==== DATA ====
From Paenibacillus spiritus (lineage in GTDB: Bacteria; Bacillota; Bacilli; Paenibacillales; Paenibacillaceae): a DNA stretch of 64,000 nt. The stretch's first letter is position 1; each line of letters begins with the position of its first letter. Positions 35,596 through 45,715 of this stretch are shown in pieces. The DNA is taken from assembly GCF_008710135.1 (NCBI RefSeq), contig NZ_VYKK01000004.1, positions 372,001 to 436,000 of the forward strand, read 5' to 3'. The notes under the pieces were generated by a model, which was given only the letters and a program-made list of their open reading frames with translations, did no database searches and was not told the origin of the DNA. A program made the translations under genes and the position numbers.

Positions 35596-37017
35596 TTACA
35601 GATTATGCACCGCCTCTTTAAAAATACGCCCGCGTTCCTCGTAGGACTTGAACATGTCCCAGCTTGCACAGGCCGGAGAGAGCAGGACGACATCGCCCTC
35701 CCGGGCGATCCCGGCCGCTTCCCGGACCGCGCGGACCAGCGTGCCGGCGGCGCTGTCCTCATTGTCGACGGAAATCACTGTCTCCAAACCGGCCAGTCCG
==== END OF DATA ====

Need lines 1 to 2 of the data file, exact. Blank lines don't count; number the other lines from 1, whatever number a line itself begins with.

From Paenibacillus spiritus (lineage in GTDB: Bacteria; Bacillota; Bacilli; Paenibacillales; Paenibacillaceae): a DNA stretch of 64,000 nt. The stretch's first letter is position 1; each line of letters begins with the position of its first letter. Positions 35,596 through 45,715 of this stretch are shown in pieces. The DNA is taken from assembly GCF_008710135.1 (NCBI RefSeq), contig NZ_VYKK01000004.1, positions 372,001 to 436,000 of the forward strand, read 5' to 3'. The notes under the pieces were generated by a model, which was given only the letters and a program-made list of their open reading frames with translations, did no database searches and was not told the origin of the DNA. A program made the translations under genes and the position numbers.

Positions 35596-37017